The present banking marketplace is exceptionally competitive. Therefore, there is a need for Co-operative Bank to keep on advancing, retaining, and attracting top talent so as to possess exceptional skills that are aimed at developing people. In addition, there are wide arrays of transformations in the banking marketplace that urges banks to keep on assisting the employees to embrace the critical novel initiatives that are essential for keeping the pace (Treadway, Adams & Goodman, 2005).
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During the previous three decades, Empowerment Institute has been extremely active in formulating the ‘empowering organization.’ This involves behavior transformation, development of talents, and changing the culture in an organization. In addition, the features of a disempowering culture are transformed so that change initiatives can be successful in future. Empowerment Institute recommends this methodology to small and large organizations.
Moreover, a large number of practitioners have been trained on how the methodology can be implemented. In all organizations, there is at least one feature of a disempowering culture. In such an organization, transformation initiatives cannot be implemented (Greshon & Straub, 2009). This paper aims at describing specific examples of the symptoms identified at Co-operative Bank and developing a plan for transforming the practices and empowering employees. In addition, the conclusions will be elaborated.
Apathy and burnout
Apathy refers to an indifference state in an individual or failing to portray emotions such as passion, concern, motivation, and excitement. The person is not interested in anything and does not associate his work with any meaning. On the same note, employees experiencing job burnout portray features such as low or absence of motivation and enthusiasm, exhaustion, frustration, and cynicism. This is particularly the case among the human service employees at Co-operative Bank.
There is a need for Co-operative Bank to ensure that its employees have meaning in their anticipations and goals. Failure to this, employees may be unable to solve simple challenges and have concentration issues. If employees fail to achieve their goals, they experience further burnout (Treadway, Adams & Goodman, 2005).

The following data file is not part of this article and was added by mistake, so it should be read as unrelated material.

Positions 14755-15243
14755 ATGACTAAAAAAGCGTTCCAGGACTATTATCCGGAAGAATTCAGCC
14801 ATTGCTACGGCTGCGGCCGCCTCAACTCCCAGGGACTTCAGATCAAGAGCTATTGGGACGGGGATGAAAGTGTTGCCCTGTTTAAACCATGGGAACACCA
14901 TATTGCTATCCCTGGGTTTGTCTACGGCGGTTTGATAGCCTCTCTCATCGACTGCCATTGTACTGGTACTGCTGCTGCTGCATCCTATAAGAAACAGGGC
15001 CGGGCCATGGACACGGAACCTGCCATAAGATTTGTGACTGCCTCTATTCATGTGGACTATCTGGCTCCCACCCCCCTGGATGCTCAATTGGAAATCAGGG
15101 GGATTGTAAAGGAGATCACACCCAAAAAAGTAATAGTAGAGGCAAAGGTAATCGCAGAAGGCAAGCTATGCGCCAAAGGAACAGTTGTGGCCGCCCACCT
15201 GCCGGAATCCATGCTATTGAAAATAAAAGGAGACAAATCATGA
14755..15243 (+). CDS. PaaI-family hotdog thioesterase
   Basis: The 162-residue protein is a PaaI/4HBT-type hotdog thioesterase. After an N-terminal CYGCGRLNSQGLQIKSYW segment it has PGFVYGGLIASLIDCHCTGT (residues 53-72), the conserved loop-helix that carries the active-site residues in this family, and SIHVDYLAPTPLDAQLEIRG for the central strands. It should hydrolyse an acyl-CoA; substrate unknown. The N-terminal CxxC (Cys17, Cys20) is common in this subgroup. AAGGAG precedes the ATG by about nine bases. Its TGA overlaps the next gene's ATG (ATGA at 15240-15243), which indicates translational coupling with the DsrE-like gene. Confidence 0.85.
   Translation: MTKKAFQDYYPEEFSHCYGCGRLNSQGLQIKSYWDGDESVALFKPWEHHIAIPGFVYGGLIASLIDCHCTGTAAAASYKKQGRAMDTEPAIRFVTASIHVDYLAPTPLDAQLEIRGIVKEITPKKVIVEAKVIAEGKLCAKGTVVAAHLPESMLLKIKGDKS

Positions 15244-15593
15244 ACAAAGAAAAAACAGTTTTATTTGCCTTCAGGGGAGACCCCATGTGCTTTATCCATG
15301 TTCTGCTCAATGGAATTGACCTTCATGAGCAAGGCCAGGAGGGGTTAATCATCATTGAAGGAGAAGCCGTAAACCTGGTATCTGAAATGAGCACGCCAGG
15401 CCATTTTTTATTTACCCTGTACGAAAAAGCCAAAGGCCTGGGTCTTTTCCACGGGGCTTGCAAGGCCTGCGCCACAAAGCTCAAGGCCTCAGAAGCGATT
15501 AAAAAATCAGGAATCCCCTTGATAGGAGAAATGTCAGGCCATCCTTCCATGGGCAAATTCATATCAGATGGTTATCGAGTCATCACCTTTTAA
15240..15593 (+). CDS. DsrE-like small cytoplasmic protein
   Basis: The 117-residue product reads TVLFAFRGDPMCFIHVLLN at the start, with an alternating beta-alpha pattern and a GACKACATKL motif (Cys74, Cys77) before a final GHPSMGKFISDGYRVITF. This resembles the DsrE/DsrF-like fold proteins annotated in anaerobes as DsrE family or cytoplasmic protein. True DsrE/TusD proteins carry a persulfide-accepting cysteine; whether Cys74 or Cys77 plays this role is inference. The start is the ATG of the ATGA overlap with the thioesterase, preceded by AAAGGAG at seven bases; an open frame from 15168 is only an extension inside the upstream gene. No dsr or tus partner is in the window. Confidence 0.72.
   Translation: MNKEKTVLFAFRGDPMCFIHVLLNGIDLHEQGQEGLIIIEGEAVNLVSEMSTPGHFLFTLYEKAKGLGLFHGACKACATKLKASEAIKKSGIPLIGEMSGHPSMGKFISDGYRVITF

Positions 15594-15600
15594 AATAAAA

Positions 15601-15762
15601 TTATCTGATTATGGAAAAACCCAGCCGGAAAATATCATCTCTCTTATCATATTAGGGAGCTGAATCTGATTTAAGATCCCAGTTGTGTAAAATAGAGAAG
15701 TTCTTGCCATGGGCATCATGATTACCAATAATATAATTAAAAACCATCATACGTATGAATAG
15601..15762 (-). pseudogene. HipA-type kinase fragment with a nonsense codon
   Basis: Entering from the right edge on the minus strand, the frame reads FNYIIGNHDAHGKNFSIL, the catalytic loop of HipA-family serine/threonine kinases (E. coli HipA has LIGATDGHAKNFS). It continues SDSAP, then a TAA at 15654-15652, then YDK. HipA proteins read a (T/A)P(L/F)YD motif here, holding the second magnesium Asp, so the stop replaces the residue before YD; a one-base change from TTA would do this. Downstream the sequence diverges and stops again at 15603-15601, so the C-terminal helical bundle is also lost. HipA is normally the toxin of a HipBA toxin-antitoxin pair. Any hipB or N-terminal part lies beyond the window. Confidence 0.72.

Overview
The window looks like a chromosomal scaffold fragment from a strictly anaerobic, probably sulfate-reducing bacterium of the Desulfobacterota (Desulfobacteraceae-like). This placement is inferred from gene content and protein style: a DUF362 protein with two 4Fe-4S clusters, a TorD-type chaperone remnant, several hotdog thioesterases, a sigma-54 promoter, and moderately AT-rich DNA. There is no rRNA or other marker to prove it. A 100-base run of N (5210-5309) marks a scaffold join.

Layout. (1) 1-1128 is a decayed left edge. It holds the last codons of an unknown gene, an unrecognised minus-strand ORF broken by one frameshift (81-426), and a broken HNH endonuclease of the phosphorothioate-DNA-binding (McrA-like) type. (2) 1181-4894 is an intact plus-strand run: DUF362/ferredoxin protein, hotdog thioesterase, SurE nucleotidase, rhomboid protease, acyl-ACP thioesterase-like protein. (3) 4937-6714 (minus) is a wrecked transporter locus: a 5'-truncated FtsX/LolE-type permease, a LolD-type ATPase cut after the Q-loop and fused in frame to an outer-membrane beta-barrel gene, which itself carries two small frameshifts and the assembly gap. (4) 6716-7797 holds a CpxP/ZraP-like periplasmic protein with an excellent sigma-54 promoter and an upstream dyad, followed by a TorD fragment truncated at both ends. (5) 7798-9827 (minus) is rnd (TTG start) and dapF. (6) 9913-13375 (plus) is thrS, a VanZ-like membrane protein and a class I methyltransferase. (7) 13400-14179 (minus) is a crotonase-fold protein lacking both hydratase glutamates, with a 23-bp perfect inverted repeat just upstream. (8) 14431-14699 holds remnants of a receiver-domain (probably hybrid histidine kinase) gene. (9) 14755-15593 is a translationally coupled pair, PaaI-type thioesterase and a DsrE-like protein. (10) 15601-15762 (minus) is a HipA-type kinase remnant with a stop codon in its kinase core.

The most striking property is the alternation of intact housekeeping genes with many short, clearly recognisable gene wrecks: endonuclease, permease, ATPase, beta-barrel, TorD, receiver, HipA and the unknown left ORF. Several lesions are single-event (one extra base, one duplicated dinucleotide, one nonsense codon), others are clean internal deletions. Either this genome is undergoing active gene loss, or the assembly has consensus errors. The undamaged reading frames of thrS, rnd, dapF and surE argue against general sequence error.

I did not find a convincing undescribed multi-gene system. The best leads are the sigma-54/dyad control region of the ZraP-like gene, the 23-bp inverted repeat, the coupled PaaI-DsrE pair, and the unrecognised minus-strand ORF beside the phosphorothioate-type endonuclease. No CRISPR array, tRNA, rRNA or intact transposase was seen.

Apathy and burnout are more common among sales and customer care representatives. Often, sales representatives involved in marketing bank accounts to customers fail to meet the set targets. Consequently, they become apathetic and experience job burnout. The management arranges for coaching classes for the sales representatives who are performing very poorly. They have to report what they achieved to their supervisors on a daily basis. Failure to improve leads to termination. Such a career involves immense emotional involvedness when trying to convince the customers. In some cases, the clients are rude to the sales representatives. Consequently, the sales representative lacks enthusiasm and motivation to continue with the work. In addition, a sales representative has to work extremely hard to meet his targets.
Distrust and cynicism
Many times, change initiatives fail to succeed at Co-operative Bank because of uncertainty, negative emotions, and anxiety among employees (Kotter & Cohen, 2002). It is worth pointing out that the effectiveness of any change relies heavily on how open the employees are, their commitment, and dedication towards the change.
Junior employees at Co-operative Bank distrust the intentions of the management. They often express feelings that the managers are only propagating their self interests and do not care about the bank and employees. Consequently, they fail to embrace all change initiatives since they do not trust them. A majority of the employees were reluctant to participate in promoting the bank’s agents and M-banking since they felt they were being used. The bank has created an environment where the management promises things but fails to deliver, which creates tension whenever implementing change. Therefore, every time an improvement promise is made, the employees have the feeling that this is a lie and the management will benefit at the employees’ advantage.
Lack of participation in decision making